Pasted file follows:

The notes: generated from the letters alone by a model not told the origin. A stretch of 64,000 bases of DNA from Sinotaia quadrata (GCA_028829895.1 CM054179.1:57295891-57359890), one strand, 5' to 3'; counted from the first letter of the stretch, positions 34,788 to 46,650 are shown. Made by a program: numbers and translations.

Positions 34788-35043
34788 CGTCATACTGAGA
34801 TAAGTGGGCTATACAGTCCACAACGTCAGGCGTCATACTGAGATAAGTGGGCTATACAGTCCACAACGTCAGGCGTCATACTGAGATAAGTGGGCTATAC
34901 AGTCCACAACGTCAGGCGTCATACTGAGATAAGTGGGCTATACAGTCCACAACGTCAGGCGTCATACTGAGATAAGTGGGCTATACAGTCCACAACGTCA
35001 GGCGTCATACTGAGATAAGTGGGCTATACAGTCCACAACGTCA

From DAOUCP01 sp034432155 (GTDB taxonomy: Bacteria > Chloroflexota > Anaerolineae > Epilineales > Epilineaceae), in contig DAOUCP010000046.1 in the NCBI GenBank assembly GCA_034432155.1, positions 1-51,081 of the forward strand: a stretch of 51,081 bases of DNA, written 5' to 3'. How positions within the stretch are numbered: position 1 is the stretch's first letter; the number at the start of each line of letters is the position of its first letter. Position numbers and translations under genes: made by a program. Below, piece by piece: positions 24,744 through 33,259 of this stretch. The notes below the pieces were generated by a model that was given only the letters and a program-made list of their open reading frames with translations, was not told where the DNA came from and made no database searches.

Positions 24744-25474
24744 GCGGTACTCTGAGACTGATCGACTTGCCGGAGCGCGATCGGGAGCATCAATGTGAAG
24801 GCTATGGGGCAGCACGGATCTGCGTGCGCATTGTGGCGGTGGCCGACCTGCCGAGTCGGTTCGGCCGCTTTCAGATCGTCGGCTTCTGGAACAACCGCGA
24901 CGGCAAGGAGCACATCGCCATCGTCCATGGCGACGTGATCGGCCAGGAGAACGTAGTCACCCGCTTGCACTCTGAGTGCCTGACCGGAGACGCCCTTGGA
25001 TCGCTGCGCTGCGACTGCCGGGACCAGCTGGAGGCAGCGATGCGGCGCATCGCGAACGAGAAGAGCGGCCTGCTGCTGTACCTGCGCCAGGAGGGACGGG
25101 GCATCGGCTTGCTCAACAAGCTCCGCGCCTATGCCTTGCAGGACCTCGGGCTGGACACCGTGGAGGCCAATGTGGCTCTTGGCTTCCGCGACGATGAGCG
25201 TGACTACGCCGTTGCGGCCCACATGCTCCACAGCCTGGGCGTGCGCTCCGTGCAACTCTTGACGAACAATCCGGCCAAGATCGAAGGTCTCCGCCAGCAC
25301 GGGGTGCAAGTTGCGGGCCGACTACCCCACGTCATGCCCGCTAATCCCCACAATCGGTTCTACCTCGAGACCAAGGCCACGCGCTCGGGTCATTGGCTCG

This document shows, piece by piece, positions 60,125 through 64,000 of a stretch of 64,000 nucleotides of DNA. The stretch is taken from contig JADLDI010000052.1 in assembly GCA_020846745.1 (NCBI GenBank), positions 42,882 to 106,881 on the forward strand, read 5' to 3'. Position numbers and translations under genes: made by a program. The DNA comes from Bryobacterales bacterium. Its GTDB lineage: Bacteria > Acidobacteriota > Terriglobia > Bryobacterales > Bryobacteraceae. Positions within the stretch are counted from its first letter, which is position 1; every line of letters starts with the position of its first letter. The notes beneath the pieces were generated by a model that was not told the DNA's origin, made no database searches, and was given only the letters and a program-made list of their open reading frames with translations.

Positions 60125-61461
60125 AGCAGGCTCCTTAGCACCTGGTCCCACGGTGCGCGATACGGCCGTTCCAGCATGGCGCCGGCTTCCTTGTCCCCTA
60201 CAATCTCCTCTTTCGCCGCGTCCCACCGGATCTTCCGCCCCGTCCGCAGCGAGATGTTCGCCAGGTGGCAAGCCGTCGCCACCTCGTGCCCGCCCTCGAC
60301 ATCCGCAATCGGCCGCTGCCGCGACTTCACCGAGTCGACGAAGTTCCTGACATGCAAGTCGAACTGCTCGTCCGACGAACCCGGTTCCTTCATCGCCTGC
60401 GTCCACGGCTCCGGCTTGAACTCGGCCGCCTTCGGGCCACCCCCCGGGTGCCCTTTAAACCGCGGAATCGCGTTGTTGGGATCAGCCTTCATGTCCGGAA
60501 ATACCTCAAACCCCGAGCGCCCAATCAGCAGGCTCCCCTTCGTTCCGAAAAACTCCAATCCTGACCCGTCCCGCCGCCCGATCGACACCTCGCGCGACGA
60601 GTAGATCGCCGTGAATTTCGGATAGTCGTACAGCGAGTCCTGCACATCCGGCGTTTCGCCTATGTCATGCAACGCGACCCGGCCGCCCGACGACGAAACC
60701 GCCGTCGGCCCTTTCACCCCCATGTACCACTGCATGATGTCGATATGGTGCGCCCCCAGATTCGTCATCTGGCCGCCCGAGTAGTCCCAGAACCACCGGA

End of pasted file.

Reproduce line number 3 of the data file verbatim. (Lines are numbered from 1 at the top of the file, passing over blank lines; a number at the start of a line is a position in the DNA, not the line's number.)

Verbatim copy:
34788 CGTCATACTGAGA